The maturity test
The maturity test that is taken at the end of the course will be based on the subject of the thesis. See instructions.
Evaluation of the thesis
When grading the thesis, special attention will be paid to how well you have command of the subject matter, how readable the text is, the following of ethical rules and your presentation technique.
Your command of the subject matter is shown by the text presenting the essential features of the matter in hand, and nothing else. The structure of the thesis should follow the structure of the subject matter in a natural way. The text may also be evaluated according to whether it is merely declaratory and descriptive, or whether it is constructive, including analysis, synthesis and evaluation.
The readability of the text comes from such features as e.g. the description of the matter in hand and how the reader is guided in reading. References should be used to support your arguments, not in chunks following upon each other without linking. You should also pay attention to keeping the text unambiguous and exact.
The ethical rules define such things as the difference between correct reference and citation methods on the one hand, and plagiarism on the other. It is also considered good writing form not to leave out proof or arguments for results or claims.
The presentation technique comprises the exactness of your writing, the use of technical aids in your writing (figures and tables and their titles, a bibliography/source list that fulfils the requirements, and reference methods), as well as correct grammar and spelling.
Normal course grades are used for this course.
- Work reaching grades 4 and 5 is well structured and easy to read, the subject matter is clearly outlined and there are few errors in the presentation.
- Work reaching grades 2 and 3 means that the requirements are somewhat lower. The thesis can not contain subject errors. The structuring of the thesis must show a command of the subject. The presentation should be easily readable and carefully revised.
- Grade 1 means that the thesis may be passed even though the criteria above have not quite been met.
- If the thesis fails to fulfil the criteria, it is failed. In that case, you will have to retake the whole course.
More detailed information on grading is collected to a table on factors affecting the grades (PDF)
Plagiarism, along with any other deceit, will lead to a failed thesis
You are not required to carry out your own research for the thesis. The main goal of the course is to practise methods for finding information and the technical aspects of writing a scientific text. Other aspects of the research process will be practised in connection with the Master's thesis (pro gradu).
Guide on Structure and Layout for Theses (at UH-CS)
- Justin Zobel, Writing for Computer Science. Springer-Verlag 1997. (On the course shelf)
Tools to work with
Students attending the course may apply for a plastic key to the department and library privileges at the department library. They are awarded for the academic year when you attend the course. Please contact the person in charge of the course for more information.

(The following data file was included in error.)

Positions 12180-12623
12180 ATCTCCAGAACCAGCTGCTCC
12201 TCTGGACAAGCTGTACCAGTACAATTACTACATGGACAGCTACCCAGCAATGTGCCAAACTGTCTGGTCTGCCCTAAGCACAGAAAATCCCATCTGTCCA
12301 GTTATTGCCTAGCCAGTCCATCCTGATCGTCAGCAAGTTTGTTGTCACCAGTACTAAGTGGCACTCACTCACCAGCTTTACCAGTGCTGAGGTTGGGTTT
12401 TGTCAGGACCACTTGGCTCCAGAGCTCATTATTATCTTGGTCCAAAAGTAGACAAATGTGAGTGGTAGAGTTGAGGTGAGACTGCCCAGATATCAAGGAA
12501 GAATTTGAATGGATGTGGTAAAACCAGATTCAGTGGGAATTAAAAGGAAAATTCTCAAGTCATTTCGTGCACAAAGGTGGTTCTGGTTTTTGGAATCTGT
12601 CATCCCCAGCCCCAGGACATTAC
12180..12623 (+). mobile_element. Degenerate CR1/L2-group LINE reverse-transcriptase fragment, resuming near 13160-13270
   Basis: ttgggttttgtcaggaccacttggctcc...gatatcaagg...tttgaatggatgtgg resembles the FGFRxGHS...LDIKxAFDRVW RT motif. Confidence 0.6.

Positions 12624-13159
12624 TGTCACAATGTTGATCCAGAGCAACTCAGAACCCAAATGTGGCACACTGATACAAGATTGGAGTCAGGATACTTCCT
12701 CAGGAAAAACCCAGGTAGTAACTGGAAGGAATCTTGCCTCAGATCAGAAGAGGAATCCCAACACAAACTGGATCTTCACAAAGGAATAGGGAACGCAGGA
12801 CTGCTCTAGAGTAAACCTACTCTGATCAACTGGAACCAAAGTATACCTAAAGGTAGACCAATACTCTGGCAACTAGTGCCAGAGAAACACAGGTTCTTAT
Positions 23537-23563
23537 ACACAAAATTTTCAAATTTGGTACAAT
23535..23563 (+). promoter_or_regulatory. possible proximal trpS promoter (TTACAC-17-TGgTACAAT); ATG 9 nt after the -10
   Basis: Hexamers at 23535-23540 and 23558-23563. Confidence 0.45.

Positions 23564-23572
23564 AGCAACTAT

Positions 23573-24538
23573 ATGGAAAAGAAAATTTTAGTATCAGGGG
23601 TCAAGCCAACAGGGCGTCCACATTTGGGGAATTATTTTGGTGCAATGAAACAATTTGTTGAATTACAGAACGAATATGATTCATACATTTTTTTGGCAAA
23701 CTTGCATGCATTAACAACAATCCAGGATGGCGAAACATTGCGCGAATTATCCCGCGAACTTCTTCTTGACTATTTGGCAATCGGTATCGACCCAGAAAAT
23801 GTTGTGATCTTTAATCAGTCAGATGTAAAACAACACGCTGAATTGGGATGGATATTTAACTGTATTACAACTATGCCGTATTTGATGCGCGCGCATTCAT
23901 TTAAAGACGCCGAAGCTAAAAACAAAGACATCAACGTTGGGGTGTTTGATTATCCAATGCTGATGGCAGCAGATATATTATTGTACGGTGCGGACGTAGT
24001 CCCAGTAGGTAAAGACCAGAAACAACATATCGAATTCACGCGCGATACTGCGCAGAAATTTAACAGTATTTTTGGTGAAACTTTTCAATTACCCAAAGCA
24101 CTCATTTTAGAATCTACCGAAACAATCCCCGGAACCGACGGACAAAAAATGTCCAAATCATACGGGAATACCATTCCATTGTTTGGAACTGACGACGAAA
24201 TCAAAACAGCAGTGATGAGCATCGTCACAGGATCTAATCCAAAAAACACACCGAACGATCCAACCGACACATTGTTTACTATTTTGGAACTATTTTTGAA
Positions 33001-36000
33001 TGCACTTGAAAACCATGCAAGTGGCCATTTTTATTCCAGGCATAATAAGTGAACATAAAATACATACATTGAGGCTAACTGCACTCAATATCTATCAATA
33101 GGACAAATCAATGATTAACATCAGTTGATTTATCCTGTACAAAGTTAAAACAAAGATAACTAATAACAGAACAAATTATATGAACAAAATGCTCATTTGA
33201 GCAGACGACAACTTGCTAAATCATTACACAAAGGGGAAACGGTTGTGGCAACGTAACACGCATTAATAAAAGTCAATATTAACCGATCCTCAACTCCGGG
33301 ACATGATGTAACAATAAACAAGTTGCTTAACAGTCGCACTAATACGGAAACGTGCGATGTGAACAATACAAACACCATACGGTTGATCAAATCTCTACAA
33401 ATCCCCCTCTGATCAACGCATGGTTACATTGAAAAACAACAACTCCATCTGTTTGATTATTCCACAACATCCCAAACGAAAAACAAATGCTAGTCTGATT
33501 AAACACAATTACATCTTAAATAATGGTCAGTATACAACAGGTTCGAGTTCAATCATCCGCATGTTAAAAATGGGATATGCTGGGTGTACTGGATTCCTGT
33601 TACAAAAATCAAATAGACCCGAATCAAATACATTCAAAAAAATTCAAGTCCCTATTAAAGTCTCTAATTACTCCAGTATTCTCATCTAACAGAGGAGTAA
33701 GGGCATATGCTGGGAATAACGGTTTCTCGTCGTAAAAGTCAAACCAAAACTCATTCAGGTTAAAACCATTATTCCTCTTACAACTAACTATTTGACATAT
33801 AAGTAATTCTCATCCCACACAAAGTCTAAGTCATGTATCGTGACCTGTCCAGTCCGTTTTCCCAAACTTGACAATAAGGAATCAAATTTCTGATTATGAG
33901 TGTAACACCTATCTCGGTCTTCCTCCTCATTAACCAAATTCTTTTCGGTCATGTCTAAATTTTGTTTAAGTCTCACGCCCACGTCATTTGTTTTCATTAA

Using LaTex and other tools to write the thesis.
- The department latex and bibtex styles for theses (in Finnish). You can find the LaTex-templates in this directory (you will need tktltiki.cls, tktl.bst, babelbst.tex, englbst.tex, engl_malli.tex (your main text), lahteet.bib (your references), plus figure files etc).
- Template for theses in OpenOffice (odt) format (first in Time New Roman and second in Century Schoolbook L fonts; template by M. Pervilä)
- Template for abstract in rtf format
- The Department library (please note that you can access electronic versions of major journals and conference papers from the department's computers. The University of Helsinki is a member of the FinElib consortium). Many of IEEE's and ACM's publications, for example, are available through FinElib.
- The library classification ACM Computing Classification System.
- Google Scholar
- Databases, search engines and collections that are based on reference information are often useful when searching for scientific data. ResearchIndex (or CiteSeer) is especially popular. Here are some other examples:
- Digital libraries
Dictionaries and glossaries
- The NetMOT dictionaries
- OneLook dictionaries - a meta search engine for several glossaries
- Merriam-Webster Collegiate Dictionary and Thesaurus
- At the website of the Finnish Information Processing Association, there is a Fin-Eng-Fin glossary of 3000 common terms.
- whatis?com - the IT-specific encyclopedia
- Before handing in your essay or thesis for comments or grading, use a checklist to revise your text. Your personal checklist can contain the mistakes you are in the habit of making, but you can also see the literature for lists of typical mistakes.
- For language support, please contact the person in charge of this course for furher advise.
- Parberry,I., Parberry, I., How to Present a Paper in Theoretical Computer Science: A Speaker's Guide for Students. ACM SIGACT News 31, 1, pp. 77-86, 2000.
The course staff (person in charge, group supervisors and instructors) are listed on the course page for each term. You may also access each group's own page from that page.
The team works as follows:
- Person in charge: practical arrangements, lectures, signing for the completed course, ironing out problems
- Group supervisor: reads at least the theses, supports the instructor in the choice of subject and grading, sets the subjects for the maturity test, extends deadlines if needed
- Group instructors: coordinates the group's work, instructs on the contents and structure of the exercises, coordinates subject choices in the group, evaluates the exercises, arranges services (rooms, signatures for permits).
Producers of the course material
This course has been held by Lea Kutvonen, Matti Nykänen, Pekka Kilpeläinen and Matti Mäkelä, among others.